Join Date: Jul 2010
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All the responses are much appreciated. One big learning for me was that even running under a bare pole with the engine, the hull had more windage than the engine overcome. I figured if the sails were down, we’d just point north and power on through. Nice to learn when you have a few square miles of empty water around instead of a few hundred yards off a seawall.
To address everyone’s points:
I too was having trouble figuring out the wind direction and speed. When on the water, I assumed the wind was out of the Northwest. However, as I wrote up the original post, I realized it was probably directly from the West. In terms of the speed, beyond saying it was blowing like stink, I’m not sure. Definitely over 30, likely over 40, probably not over 50kts.
We had just one set of sails onboard. One of the reasons there was no canvas up was mentioned above. There would be no problem steering under power with no sails up, right? It was really one of those mind-bending, assumption-crushing “Well, how about that” moments. Only I think I used some different words at the time. Additionally, the captain had no interest in risking getting a sail blown out.
In terms of sea room, the wall of the Gulfstream was about 20 to 25 nm offshore, and we were about 16 to 18 nm offshore. So we might have started seeing bigger waves piling up at any time if we were pushed much more to the east.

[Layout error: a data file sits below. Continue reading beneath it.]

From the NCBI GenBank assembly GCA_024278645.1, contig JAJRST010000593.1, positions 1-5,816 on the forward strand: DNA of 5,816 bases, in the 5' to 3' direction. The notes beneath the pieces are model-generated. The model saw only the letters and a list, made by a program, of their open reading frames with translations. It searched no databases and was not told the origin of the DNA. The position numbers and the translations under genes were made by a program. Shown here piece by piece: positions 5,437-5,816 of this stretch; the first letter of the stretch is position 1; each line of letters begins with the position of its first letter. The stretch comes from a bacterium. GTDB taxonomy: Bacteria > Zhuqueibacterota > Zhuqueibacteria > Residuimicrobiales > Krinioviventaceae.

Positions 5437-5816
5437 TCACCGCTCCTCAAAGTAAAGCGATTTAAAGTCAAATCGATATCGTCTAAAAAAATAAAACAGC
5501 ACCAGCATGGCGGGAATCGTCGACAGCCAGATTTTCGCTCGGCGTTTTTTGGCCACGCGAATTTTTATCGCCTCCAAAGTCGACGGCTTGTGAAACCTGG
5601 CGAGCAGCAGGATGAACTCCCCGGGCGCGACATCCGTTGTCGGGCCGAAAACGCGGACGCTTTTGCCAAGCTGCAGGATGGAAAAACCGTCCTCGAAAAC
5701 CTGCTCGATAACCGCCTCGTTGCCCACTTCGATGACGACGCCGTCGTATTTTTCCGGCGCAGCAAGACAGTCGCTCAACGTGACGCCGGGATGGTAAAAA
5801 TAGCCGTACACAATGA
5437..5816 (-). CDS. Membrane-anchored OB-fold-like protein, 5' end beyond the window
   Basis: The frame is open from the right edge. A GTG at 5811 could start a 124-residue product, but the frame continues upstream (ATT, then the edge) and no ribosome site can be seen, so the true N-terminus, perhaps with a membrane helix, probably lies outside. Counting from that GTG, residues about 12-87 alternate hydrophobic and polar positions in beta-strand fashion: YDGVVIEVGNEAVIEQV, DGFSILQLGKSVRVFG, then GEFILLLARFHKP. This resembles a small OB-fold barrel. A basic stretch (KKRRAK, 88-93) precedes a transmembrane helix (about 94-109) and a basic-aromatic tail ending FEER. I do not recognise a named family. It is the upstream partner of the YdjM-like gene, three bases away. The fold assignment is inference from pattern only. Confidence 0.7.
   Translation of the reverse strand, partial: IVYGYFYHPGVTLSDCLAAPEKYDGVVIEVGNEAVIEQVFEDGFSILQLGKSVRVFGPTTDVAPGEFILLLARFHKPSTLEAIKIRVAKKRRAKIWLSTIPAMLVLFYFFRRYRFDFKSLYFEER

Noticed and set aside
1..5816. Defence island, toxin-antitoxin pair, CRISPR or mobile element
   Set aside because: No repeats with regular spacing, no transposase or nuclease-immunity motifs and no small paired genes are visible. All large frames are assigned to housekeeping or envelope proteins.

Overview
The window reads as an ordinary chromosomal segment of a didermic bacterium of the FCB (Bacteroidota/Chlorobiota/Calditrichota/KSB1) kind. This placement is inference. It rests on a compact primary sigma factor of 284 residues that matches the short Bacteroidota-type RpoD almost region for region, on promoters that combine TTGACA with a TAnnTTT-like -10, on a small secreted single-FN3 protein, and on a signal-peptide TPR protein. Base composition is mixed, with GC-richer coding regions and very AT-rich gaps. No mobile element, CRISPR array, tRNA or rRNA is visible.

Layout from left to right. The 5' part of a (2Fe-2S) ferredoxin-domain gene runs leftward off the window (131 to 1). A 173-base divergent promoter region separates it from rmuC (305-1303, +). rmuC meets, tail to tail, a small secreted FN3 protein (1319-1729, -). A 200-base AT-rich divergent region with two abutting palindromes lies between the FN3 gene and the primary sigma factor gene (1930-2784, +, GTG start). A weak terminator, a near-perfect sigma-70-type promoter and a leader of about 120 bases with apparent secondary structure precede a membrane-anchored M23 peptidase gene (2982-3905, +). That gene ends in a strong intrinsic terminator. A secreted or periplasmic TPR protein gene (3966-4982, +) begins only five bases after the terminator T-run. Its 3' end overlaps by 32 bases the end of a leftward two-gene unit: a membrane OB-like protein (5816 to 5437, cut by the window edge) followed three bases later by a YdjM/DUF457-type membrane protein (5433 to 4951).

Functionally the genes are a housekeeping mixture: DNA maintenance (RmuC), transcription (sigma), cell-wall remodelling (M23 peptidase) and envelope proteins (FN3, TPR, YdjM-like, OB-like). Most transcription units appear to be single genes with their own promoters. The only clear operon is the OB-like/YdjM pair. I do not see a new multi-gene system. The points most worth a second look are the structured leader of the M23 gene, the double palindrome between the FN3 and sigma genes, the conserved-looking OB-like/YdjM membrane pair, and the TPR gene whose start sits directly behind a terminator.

Explained above why we didn’t put up some sail. To add to it, I was just visiting on the boat and wasn’t sure how well it would heave-to. That should be added to the Learnings list: Practice heaving-to and storm preparation before heading offshore.
Mora na maidine dhuit.
At one point, I considered unfurling the genoa a little. But my expectation was that, if anything, it would blow the bow further off the wind.
What you described about the yellow clouds was exactly what happened, except for the storm direction. It was just before sunset. In a sky of black clouds, there were just a few yellow ones poking out, just one or two yellow cottonball clouds offshore and one or two above the beach. The thunderstorms over land had stalled out, so the offshore weather poured down. Lots of lightning, heavy rain.
I’ve seen green clouds in both Orlando and Atlanta before tornados came through. That’s why the yellow clouds caused such trepidation.
Overall, a good learning experience.